4a. First lets explore what goes wrong when the naïve bayes assumption is wrong. Consider a simple naïve bayes model with two feature variables A and B. Assume A is not conditionally independent of B given C (6 points).
i. Express 𝑃(𝐶 = 𝑐𝐴 = 𝑎,𝐵 = 𝑏) for the left model in terms of implied conditional probability tables. You may use a normalization constant.
This is classic exact inference:
𝑃 𝐶 = 𝑐 𝐴 = 𝑎,𝐵 = 𝑏 = 𝛼𝑃 𝐴 = 𝑎,𝐵 = 𝑏,𝐶 = 𝑐 Since the joint is the same as the product of the CPTs:
𝑃 𝐶 = 𝑐 𝐴 = 𝑎,𝐵 = 𝑏 = 𝛼𝑃 𝐶 = 𝑐 𝑃 𝐴 = 𝑎 𝐶 = 𝑐 𝑃(𝐵 = 𝑏𝐶 = 𝑐)
ii. Express 𝑃(𝐶 = 𝑐𝐴 = 𝑎,𝐵 = 𝑏) for the right model in terms of implied conditional probability tables. You may use a normalization constant. 𝑃 𝐶 = 𝑐 𝐴 = 𝑎,𝐵 = 𝑏 = 𝛼𝑃 𝐴 = 𝑎,𝐵 = 𝑏,𝐶 = 𝑐 Since the joint is the same as the product of the CPTs:
𝑃 𝐶 = 𝑐 𝐴 = 𝑎,𝐵 = 𝑏 = 𝛼𝑃 𝐶 = 𝑐 𝑃 𝐴 = 𝑎 𝐶 = 𝑐 𝑃(𝐵 = 𝑏𝐶 = 𝑐,𝐴 = 𝑎)
iii. Since A is not conditionally independent of B given C the following is true: 𝑃 𝐵 = 𝑏 𝐶 = 𝑐 ≠ 𝑃(𝐵 = 𝑏𝐴 = 𝑎,𝐶 = 𝑐) Show that your equations from part (i) and (ii) are not equal.
𝑃! = 𝛼𝑃 𝐶 = 𝑐 𝑃 𝐴 = 𝑎 𝐶 = 𝑐 𝑃(𝐵 = 𝑏𝐶 = 𝑐) 𝑃! = 𝛼𝑃 𝐶 = 𝑐 𝑃 𝐴 = 𝑎 𝐶 = 𝑐 𝑃(𝐵 = 𝑏𝐶 = 𝑐,𝐴 = 𝑎) Given equation (iii) it follows that P1 does not equal P2

CS221 Midterm – 12 –
4b. Let’s augment our naïve bayes net! In order to learn the augmented naïve bayes network, we must compute the conditional mutual information (CMI) between each pair of features. Explain how we can compute the different parts of the mutual information equation using data. Be concise (6 points): 𝑃 𝑋 = 𝑥,𝑌 = 𝑦,𝐻 = ℎ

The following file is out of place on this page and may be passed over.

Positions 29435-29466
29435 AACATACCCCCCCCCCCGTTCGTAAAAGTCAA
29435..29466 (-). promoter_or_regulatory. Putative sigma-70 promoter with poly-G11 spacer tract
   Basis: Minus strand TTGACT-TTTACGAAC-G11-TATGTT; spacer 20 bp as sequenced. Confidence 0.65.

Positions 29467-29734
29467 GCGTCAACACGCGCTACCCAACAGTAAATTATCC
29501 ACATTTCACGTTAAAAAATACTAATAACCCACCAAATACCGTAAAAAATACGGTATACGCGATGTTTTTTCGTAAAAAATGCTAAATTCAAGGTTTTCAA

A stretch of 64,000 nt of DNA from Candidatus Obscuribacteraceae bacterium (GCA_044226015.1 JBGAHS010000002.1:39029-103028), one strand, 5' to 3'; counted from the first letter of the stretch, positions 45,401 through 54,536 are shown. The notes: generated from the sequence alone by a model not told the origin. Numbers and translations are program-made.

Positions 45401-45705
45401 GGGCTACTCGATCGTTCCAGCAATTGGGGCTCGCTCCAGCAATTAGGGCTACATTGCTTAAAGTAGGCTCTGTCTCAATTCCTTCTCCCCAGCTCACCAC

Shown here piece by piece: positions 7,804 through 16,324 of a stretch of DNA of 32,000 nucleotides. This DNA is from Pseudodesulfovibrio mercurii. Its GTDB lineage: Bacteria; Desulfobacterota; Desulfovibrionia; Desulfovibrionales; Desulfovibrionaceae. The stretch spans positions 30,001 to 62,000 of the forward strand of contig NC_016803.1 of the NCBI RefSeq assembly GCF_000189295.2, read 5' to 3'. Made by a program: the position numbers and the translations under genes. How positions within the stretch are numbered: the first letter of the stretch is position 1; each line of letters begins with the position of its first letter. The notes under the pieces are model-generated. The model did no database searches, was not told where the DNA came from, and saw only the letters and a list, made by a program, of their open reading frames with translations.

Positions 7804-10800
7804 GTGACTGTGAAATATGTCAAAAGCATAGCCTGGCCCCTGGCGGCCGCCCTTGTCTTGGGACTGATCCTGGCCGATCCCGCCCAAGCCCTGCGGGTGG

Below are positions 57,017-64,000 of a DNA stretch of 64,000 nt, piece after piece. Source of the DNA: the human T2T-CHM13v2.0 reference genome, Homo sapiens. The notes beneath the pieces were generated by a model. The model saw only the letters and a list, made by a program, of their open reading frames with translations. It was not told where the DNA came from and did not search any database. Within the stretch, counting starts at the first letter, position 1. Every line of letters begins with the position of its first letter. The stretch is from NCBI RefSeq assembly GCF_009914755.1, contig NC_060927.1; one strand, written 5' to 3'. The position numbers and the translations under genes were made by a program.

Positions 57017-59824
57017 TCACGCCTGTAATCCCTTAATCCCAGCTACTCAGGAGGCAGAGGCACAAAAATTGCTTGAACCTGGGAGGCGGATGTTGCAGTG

𝐶𝑜𝑢𝑛𝑡 𝑜𝑓 𝑡𝑖𝑚𝑒𝑠 𝑋 = 𝑥,𝑌 = 𝑦,𝐻 = ℎ𝑆𝑖𝑧𝑒 𝑜𝑓 𝑑𝑎𝑡𝑎𝑠𝑒𝑡
𝑃(𝑋 = 𝑥,𝑌 = 𝑦𝐻 = ℎ)
𝐶𝑜𝑢𝑛𝑡 𝑜𝑓 𝑡𝑖𝑚𝑒𝑠 𝑋 = 𝑥,𝑌 = 𝑦,𝐻 = ℎ𝐶𝑜𝑢𝑛𝑡 𝑜𝑓 𝑡𝑖𝑚𝑒𝑠 𝐻 = ℎ
𝑃 𝑋 = 𝑥 𝐻 = ℎ
𝐶𝑜𝑢𝑛𝑡 𝑜𝑓 𝑡𝑖𝑚𝑒𝑠 𝑋 = 𝑥,𝐻 = ℎ𝐶𝑜𝑢𝑛𝑡 𝑜𝑓 𝑡𝑖𝑚𝑒𝑠 𝐻 = ℎ
𝑃(𝑌 = 𝑦𝐻 = ℎ)
𝐶𝑜𝑢𝑛𝑡 𝑜𝑓 𝑡𝑖𝑚𝑒𝑠 𝑌 = 𝑦,𝐻 = ℎ𝐶𝑜𝑢𝑛𝑡 𝑜𝑓 𝑡𝑖𝑚𝑒𝑠 𝐻 = ℎ
4c. State at least one formalization method we have learned in class that you could use to model the problem of choosing arcs to add to our naïve bayes net. The chosen arcs should maximize the sum of mutual information S given the stated constraints. Do not formalize the problem (2 points).
We accepted weighted CSP, CSP, or some form of search problem. The best answer is weighted CSP.

CS221 Midterm – 13 –
4d. Applying the algorithm to our dataset of Kenyan harvests we learn the following Tree Augmented Naïve Bayesian network (6 points):
i. Is D independent of F given C?
No, there is a direct link. ii. Is E independent of B given C?
No, information flows from E > D and from D > B.
ii. Is E independent of A given B and C?
Yes.
This bayes net is much better at predicting harvests!

CS221 Midterm – 14 –
Problem 5: Understanding Humans (20 points) A major milestone for building a strong AI agent—one whose intelligence is on par with human beings—is to teach a program to recognize emotion and personality. In the first part of the problem, we would like to track a single human’s emotion given an audio stream of the human talking. Then, given how their emotions change, we would like to guess at their personality type.